Dopamine reward system > IQ

zombie

Rotting until the day I am actually dead
Rotters
Joined
May 12, 2018
Messages
5,780
Reputation
2,289
Dopamine like every other neurotransmitter needs balance, excess is just as harmful as a deficiency of it.
 

freethinker

Jock
Oldcels
Joined
Aug 31, 2018
Messages
1,335
Reputation
443
IQ is so overrated. Sure if you want to stemmaxx it's useful but otherwise it just seems like a fucking burden. Most legit high IQ people i know are "off" in some way and everyone agrees with that assessment.

You don't need a high spatial reasoning ability or whatever to succeed in life. Much rather be pretty or high dopamine.
 

boojies

Certified genius
Joined
May 5, 2019
Messages
994
Reputation
12
psychosis is a chad trait @boojies @fuckgoebbelz @mrz
The dopamine hypothesis of schizophrenia didn't end up panning out so well. Today the NMDAR hypofunction hypothesis has attracted the most interest.


I only started studying matters after research had progressed to largely rejecting the dopamine hypothesis and had started focusing on the NMDAR hypofunction hypothesis though, so I am not that familiar with the more classical research.
 
Last edited:

phuckthisgayearth

Super Lookism.net Creator
Staff member
Joined
Mar 19, 2018
Messages
9,358
Reputation
1,568
The dopamine hypothesis of schizophrenia didn't end up panning out so well. Today the NMDAR hypofunction hypothesis has attracted the most interest.


I only started studying matters after research had progressed to largely rejecting the dopamine hypothesis and had started focusing on the NMDAR hypofunction hypothesis though, so I am not that familiar with the more classical research.
true, but it's not like dopamine doesn't cause a lot of the positive symptoms, it's just that glutamatergic and dopaminergic systems are related, with the glutamatergic/nmda dysfunction being closer to the root of the issue in schizophrenia; dopaminergic stimulants alone can definitely still cause psychosis, so oldmate above is right in essence that too much dopamine will make you batshit crazy ie. a gigachad
 

boojies

Certified genius
Joined
May 5, 2019
Messages
994
Reputation
12
I suppose they do use dopamine antagonists for treating schizophrenia, so that indicates that the people prescribing such things for schizophrenia still have some degree of belief in the dopamine hypothesis. It could just take decades for the old wisdom to work its way through our society though -- hard to say. There is a lot of old research in support of the dopamine hypothesis, but before that I think it was the serotonin hypothesis. Then again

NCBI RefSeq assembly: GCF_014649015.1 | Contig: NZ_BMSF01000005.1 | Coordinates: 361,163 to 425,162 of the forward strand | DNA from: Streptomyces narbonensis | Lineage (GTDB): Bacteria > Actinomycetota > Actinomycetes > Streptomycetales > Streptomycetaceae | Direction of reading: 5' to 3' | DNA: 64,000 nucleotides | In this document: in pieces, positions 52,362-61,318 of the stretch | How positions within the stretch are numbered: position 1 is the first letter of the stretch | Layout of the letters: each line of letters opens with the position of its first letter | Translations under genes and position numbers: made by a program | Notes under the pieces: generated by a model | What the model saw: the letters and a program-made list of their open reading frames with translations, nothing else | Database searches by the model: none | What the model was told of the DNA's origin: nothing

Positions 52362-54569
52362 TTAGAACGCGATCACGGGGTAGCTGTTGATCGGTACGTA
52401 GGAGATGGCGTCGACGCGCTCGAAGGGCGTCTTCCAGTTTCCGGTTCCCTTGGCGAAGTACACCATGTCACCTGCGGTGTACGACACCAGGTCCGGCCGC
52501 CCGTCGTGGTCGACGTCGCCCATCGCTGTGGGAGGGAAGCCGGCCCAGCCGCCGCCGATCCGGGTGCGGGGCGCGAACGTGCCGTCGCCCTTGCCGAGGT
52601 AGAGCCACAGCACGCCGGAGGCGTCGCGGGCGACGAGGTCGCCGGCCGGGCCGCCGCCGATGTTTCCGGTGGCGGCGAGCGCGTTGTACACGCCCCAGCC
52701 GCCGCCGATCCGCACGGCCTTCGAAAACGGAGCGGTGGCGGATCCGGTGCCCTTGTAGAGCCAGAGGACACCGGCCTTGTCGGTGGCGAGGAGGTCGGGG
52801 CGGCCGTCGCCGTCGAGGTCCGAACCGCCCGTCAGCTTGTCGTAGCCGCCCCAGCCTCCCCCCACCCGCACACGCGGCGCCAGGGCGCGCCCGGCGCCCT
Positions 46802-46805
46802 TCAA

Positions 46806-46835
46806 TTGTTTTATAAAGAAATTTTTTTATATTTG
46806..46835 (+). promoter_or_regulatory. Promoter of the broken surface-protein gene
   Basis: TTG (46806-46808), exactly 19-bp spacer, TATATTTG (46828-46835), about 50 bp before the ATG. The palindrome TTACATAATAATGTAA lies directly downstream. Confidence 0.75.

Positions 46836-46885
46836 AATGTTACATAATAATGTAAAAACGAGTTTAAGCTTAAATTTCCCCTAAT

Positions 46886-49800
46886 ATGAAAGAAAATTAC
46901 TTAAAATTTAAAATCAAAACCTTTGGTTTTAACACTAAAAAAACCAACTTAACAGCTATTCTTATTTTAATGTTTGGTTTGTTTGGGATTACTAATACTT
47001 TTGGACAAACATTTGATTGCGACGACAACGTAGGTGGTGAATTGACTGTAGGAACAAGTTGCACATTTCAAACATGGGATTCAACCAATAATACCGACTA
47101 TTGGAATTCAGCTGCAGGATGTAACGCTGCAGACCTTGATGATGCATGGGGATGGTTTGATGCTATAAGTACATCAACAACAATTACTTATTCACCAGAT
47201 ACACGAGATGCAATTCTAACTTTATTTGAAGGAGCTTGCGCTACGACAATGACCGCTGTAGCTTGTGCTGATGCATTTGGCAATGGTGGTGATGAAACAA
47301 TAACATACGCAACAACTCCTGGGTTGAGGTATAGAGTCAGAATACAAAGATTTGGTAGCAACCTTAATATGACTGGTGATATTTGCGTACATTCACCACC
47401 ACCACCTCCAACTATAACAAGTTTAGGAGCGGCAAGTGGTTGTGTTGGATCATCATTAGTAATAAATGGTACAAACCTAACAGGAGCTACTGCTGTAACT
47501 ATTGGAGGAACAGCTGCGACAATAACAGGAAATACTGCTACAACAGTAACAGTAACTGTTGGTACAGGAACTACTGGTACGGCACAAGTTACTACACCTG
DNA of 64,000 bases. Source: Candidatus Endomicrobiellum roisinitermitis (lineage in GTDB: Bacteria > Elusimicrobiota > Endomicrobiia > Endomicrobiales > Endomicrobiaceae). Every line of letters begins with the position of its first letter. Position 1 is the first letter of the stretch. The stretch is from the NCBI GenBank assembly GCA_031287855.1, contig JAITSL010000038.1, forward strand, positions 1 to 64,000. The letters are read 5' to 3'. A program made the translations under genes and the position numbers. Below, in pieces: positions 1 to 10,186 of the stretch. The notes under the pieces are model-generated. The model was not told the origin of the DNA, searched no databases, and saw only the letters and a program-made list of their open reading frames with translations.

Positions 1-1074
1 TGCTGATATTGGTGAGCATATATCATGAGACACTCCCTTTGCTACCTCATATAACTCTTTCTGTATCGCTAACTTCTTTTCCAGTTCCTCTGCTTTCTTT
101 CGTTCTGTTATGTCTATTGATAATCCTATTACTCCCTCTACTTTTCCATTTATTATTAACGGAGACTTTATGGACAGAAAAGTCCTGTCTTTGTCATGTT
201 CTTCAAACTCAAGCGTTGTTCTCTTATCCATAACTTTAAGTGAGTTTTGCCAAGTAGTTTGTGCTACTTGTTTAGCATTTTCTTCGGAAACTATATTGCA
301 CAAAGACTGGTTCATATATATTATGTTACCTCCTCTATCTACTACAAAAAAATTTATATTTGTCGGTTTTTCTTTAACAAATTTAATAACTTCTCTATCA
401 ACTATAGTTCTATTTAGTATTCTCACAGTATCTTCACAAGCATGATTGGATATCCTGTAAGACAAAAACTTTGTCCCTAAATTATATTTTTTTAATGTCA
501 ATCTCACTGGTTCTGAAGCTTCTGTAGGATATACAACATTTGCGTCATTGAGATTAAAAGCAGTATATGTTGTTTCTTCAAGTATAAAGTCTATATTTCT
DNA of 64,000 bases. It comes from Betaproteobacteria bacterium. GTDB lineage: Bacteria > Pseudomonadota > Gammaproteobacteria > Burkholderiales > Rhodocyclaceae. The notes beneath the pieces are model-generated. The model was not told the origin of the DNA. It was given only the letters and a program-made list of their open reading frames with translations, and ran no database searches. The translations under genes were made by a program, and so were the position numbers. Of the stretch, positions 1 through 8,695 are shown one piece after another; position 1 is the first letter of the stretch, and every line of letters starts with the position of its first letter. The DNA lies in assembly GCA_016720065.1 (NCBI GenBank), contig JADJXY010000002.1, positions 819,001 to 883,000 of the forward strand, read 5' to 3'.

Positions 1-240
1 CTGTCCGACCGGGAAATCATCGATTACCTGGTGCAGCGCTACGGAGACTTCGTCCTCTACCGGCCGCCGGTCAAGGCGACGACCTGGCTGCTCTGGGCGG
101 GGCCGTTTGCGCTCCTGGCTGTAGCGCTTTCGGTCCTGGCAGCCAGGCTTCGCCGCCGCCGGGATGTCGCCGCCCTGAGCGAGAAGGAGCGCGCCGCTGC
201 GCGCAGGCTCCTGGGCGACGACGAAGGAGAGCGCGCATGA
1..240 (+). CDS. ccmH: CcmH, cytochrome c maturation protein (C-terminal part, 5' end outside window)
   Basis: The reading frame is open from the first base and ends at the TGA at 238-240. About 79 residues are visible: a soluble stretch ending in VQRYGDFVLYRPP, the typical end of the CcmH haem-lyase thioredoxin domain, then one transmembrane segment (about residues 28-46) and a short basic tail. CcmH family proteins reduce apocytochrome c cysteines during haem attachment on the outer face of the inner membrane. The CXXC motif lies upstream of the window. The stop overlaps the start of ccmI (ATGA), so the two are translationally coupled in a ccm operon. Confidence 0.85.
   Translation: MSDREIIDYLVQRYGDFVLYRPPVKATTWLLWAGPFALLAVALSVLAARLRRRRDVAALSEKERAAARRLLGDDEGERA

SiteKi (nM)Action
5-HT1A423Antagonist
5-HT1B14.9Antagonist
5-HT1D84.6Antagonist
5-HT2A0.17Inverse agonist
5-HT2B61.9Inverse agonist
5-HT2C12.0Inverse agonist
5-HT5A206Antagonist
5-HT62,060Antagonist
5-HT76.60Irreversible
antagonist[41]
α1A5.0Antagonist
α1B9.0Antagonist
α2A16.5Antagonist
α2B108Antagonist
α2C1.30Antagonist
D1244Antagonist
D23.57Antagonist
D2S4.73Antagonist
D2L4.16Antagonist
D33.6Inverse agonist
D44.66Antagonist
D5290Antagonist
H120.1Inverse agonist
H2120Inverse agonist
mACh>10,000Negligible
they still do treat it with inverse serotonin agonists / serotonin antagonists, which would just as much so indicate a potential continued adherence to the serotonergic hypothesis of schizophrenia. The modern treatments -- last I knew -- was going through clinical trials still, and they are NMDAR positive allosteric modulators, which indicates a coming around to the NMDAR hypofunction hypothesis. How discouraging that the history of schizophrenia treatment has been one of consistent hope and disappointment.


Schizophrenia is a serious psychiatric illness that is responsible for a substantial proportion of mental illness worldwide. Symptoms include hallucination, delusions, thought disorder and negative symptoms, including poverty of thought and emotion, and social withdrawal. Early theories of schizophrenia implicated disturbed serotonin (5-HT) neurotransmission, but these were largely overshadowed by the dopamine theory of schizophrenia, which became established after the introduction of chlorpromazine.
https://www.cell.com/fulltext/S0896-6273(03)00757-8